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As of 411 AM EDT Tuesday...Wednesday and Wednesday night will likely be the quietest 24 hours of the next 7 days as a brief area of high pressure both at the surface and aloft swing through the North Country. The day will begin fairly cloudy across the higher terrain with perhaps a few mountain snow showers lingering, while in the deeper Saint Lawrence and Champlain Valleys some breaks in the clouds will be developing. By the afternoon low/mid level moisture will be decreasing with cyclonic flow aloft trending to anti-cyclonic as an upper trough exits to our east and high pressure builds in. Strong cold air advection remains in place on brisk northerly flow so expect highs to continue to run well below normal in the low 40s across the deeper valleys to upper 30s elsewhere. Wednesday nights temps follow suit, running about 5-10 degrees below normal, mainly in the 20s to locally around 30 in the Champlain Valley along Lake Champlain, to upper teens in the coldest hollow of the Northeast Kingdom and northern Adirondacks.
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As of 411 AM EDT Tuesday...Thursday onward through the weekend the pattern becomes quite active again with mean troughiness redeveloping aloft across the eastern CONUS and 2 clipper-like systems bringing mixed precipitation to the North Country. The first and more robust system comes Thursday mid-day through Friday as low pressure develops out of the Great Lakes/Ohio River Valley region and tracks northeast to the Maine coast by Friday night. Precipitation along a warm frontal boundary works its way into the area fairly quickly by mid-day on the nose of a strong 40- 50kt 925-850mb south-southeasterly jet with thermal profiles initially supporting a mix of rain and snow in the valleys and snow at the higher summits, but by the afternoon and overnight the ptype forecast become a bit more tricky. Latest trends in NWP guidance indicate a warm nose slightly above 0C at 925-850mb works in after 00z and this coupled with marginally warm boundary layer temps supports rain in the deeper valleys and a mixed bag of rain/snow with possible brief periods of sleet and/or freezing rain across the Adirondacks and eastern Vermont. As the low pushes east on Friday, temps aloft support a transition back to snow for the summits, but the boundary layer remains too warm at the surface supporting showers/rain as precip becomes more orographic in nature on developing northwest flow. Early thoughts on storm totals through Friday show the highest elevations the big snow winners with 6-8" along the Green Mountain spine, to 8-12" across the high peaks of the Adirondacks. Below 1500 feet, a dusting to perhaps 2" is possible outside of the Champlain and St. Lawrence Valleys. The strong jet mentioned above also presents the potential for gusty downslope winds along the Green Mountain spine Thursday night, but currently coincides with the bulk of precipitation falling which limits mixing potential. While I think winds will be gusty across the southeast downslope communities along the western slopes, overall impacts should be minimal with gusts peaking only in the 20- 30mph range. Next system looks to swing through Saturday through Saturday night, taking a more northern track than its predecessor, offering even warmer thermal profiles, enough to produce mainly rain showers with highs pushing into the mid/upper 40s. Behind it, high pressure looks to return for Sunday night into Monday.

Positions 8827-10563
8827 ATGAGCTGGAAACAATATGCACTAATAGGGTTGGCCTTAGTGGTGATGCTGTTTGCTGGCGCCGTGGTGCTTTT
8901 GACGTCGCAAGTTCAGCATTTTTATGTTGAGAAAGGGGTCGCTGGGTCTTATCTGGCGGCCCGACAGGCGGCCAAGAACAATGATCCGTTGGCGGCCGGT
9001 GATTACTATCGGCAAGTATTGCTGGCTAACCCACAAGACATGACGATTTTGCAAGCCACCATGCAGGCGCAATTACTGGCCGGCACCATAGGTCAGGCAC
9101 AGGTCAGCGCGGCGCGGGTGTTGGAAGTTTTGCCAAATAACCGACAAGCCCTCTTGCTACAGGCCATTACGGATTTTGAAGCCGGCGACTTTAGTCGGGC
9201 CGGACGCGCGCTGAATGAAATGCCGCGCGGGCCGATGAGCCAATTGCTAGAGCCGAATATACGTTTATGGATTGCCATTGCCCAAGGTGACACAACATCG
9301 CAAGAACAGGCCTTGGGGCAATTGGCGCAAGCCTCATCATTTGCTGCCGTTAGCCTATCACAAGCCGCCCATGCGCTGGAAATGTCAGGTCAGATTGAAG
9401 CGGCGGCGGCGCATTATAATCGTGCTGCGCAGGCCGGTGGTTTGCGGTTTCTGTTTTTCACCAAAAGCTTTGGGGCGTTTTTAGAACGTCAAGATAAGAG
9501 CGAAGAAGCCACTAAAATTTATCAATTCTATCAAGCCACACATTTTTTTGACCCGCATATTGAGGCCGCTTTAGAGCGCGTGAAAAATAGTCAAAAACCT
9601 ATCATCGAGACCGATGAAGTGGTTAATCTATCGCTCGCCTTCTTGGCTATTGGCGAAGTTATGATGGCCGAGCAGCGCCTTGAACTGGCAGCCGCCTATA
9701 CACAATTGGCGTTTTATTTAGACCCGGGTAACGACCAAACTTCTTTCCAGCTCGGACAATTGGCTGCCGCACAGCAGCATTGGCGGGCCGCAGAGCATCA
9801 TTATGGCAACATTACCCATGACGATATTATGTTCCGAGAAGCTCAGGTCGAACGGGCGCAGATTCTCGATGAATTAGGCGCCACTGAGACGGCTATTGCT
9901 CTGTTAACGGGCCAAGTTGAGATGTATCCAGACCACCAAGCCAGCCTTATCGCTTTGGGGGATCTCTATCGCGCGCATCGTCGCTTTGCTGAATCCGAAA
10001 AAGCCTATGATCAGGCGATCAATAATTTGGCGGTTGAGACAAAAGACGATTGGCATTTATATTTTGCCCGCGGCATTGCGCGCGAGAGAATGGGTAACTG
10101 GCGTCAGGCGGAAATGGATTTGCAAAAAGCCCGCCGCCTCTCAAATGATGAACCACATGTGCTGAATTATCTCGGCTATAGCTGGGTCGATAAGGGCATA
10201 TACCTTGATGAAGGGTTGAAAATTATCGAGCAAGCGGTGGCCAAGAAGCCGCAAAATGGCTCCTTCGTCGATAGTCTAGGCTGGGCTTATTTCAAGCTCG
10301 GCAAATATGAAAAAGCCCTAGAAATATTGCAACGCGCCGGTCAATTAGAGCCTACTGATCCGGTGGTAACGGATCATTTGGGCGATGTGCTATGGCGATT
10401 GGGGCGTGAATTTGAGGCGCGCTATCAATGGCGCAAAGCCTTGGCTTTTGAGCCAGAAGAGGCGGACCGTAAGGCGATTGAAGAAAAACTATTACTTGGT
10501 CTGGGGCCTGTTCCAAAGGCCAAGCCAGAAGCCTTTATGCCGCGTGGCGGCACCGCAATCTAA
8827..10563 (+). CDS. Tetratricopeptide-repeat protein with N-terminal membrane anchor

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&& .AVIATION /08Z Tuesday THROUGH Saturday/... Through 06z Wednesday...Mainly vfr conditions with occasional mvfr possible at mpv/slk this morning associated with lowering cigs and chances for mountain snow showers. The limited moisture both at the surface and aloft will limit impacts on tafs with regards to vis/cigs. Otherwise...still expecting breeze west to northwest winds 10 to 20 knots with a few higher gusts through today...before decreasing around sunset this evening at 4 to 8 knots. Outlook 06z Wednesday through Saturday... Active weather pattern continues with vfr trending toward mvfr/ifr Thursday into Friday. Expecting a period of snow at most sites on Thursday afternoon...with vis between 1-3sm...before changing to rain in the valleys by evening. Also...gusty southeast winds are possible...especially at rutland...creating areas of low level wind shear and turbulence. As winds shift to the northwest on Friday...ifr cigs are possible at BTV/RUT/SLK/MPV with areas of scattered rain or snow showers. Next system arrives late Saturday with additional precipitation and breezy southwest winds. Occasional mvfr/ifr conditions are likely by late Saturday. && .BTV WATCHES/WARNINGS/ADVISORIES... VT...None. NY...None. && $$ SYNOPSIS...Taber NEAR TERM...Taber SHORT TERM...Lahiff LONG TERM...Lahiff AVIATION...Taber is the U.S. government's official web portal to all federal, state and local government web resources and services.